Fuck it, 10 stars
In the summer of 1969, everything changed. In June, the Stonewall Riots in New York kickstarted the LGBTQ+ rights movement. In July, man set foot on the moon. In August, 400,000 people headed to Woodstock in search of peace, love and music. The status quo was changing, and so was the shape of rock music. Iggy Pop and The Stooges‘ self-titled debut, released 50 years ago next month, was a raucous thing that set rock on a gnarly path that would ultimately influence punk, Nirvana, Sonic Youth and much more.
Half a century later, the world has changed, but Iggy Pop? Not one bit. Iggy remains the outsider and antidote to manufactured lead singers. At a twilight set at Mad Cool Festival in Madrid (July 11), he’s still wriggling like a Stretch Armstrong caught in a tug of war.
No-one has perhaps sacrificed more to rock’n’roll than our beloved Idiot – he’s mutilated his body, punished his voice and wrecked his soul in the name of giving the audience everything, every single night. But you perhaps wouldn’t notice it from the way Iggy skips onto the stage, he’s still hopping about like a man on a row of hot coals, and he seems to enjoy it.
Thus begins one of the greatest four-song runs at a live gig this writer has ever seen. The Stooges’ 1969 anthem ‘I Wanna Be Your Dog’ sees Iggy barking and flashing his gnashers. During ‘Gimmee Danger’, he swigs from a goblet, like the holy grail itself. Two songs from his finest solo hour, 1977’s ‘Lust For Life’, follow in the shape of ‘The Passenger’ and its title track, as he stomps around the stage causing mayhem.
After he’s given the crowd the hits and earned their trust – now he’s about to do his own thing. Solo cuts like ‘Skull Ring’, ‘Some Weird Sin’ and ‘Repo Man’ are drawn-out, sludgy rock epics and it’s clear that the glitz and glamour of the Post Pop Depression era is over.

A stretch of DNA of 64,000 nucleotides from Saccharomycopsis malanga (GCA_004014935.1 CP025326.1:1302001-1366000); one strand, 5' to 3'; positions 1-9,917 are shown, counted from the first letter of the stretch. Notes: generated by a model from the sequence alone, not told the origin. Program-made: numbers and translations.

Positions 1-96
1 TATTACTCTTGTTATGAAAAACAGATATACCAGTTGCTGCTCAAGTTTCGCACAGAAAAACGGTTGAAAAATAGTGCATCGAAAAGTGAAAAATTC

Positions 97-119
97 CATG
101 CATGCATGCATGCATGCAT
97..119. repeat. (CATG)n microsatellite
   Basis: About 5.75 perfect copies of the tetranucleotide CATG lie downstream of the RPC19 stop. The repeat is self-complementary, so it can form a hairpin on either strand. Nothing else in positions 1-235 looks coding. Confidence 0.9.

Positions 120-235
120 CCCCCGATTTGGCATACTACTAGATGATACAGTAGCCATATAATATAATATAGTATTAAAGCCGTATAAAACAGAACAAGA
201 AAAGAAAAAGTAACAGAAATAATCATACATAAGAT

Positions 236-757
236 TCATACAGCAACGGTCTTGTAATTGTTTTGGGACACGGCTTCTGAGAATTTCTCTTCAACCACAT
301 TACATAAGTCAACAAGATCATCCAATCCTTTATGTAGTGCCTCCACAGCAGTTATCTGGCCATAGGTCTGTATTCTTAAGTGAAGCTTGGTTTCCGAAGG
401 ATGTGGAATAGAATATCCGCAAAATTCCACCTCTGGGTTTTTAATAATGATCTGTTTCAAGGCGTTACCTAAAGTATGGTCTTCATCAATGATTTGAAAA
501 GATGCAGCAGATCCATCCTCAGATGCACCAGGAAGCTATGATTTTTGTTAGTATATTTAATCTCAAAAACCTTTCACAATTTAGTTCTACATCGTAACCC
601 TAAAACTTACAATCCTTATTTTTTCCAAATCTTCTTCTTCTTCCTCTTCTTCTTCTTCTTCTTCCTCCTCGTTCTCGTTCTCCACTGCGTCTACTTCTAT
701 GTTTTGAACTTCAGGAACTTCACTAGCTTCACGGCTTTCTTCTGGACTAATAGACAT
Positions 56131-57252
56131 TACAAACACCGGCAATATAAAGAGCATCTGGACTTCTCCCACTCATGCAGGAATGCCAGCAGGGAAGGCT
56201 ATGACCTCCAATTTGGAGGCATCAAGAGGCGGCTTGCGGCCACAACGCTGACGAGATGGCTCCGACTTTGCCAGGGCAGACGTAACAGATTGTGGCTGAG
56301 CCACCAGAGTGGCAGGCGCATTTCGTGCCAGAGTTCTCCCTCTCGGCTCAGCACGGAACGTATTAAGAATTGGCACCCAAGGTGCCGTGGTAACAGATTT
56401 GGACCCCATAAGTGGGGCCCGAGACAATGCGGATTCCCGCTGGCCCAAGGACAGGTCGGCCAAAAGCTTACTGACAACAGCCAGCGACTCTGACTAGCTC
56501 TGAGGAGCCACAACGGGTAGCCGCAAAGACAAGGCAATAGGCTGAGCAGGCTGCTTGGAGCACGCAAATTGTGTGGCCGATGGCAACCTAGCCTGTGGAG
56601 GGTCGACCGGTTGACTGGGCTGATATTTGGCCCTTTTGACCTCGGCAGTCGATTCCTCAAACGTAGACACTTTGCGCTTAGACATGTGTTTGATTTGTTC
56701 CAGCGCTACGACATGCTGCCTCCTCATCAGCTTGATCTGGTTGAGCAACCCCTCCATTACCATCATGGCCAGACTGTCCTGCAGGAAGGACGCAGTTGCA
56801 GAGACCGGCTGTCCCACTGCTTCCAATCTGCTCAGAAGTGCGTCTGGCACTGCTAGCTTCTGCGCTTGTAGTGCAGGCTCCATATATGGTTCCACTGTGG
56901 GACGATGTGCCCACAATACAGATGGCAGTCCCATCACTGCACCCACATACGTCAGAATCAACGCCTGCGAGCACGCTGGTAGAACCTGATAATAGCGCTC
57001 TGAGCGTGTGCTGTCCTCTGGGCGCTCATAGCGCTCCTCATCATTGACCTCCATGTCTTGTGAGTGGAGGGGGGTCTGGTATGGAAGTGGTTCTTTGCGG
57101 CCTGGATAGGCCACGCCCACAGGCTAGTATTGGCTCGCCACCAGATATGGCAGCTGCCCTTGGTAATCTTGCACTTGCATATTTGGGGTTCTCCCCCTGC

In his live shows following the 2015 album, he was joined by an all-star band, including Queens of The Stone Age frontman Josh Homme, Arctic Monkeys’ Matt Helders and more for the Hollywood version of the Iggy experience. Tonight is a sleazier affair with backing singers and a brass section making it sound like a bar band in downtown New Orleans.
He’s visibly moved by the crowd’s reaction to every song. When he makes it down the front row to connect with the crowd, they’re completely star struck – one woman stares him deep in eyes and mouths “I love you”, and a wry grin breaks out from Iggy. “I gotta say something,” he says to the crowd mid-set. “I’ve been fucked up about half my life. Every now and then this voice in me says, ‘You’re getting too straight. You’re getting normal. You need some weird shit.”
It’s a freak-out from there until the final stretch. He collapses on the front row during ‘Search and Destroy’ and looks set to run out of the steam, but picks himself up for a rousing finale of Bowie’s ‘Jean Genie’ and the bruising ‘Sixteen’.
He gives a final wave to a crowd that have bounced along and screamed their adoration back to him for an hour. After an hour of hopping around in the searing heat, the 72-year-old struts off stage, battered and bruised like a fighter who’s just won the big prize. Rock’n’roll’s great survivor marches on….
Iggy Pop played:
I Wanna Be Your Dog
Lust For Life
I’m Sick Of You
Some Weird Sin
Search and Destroy
The Jean Genie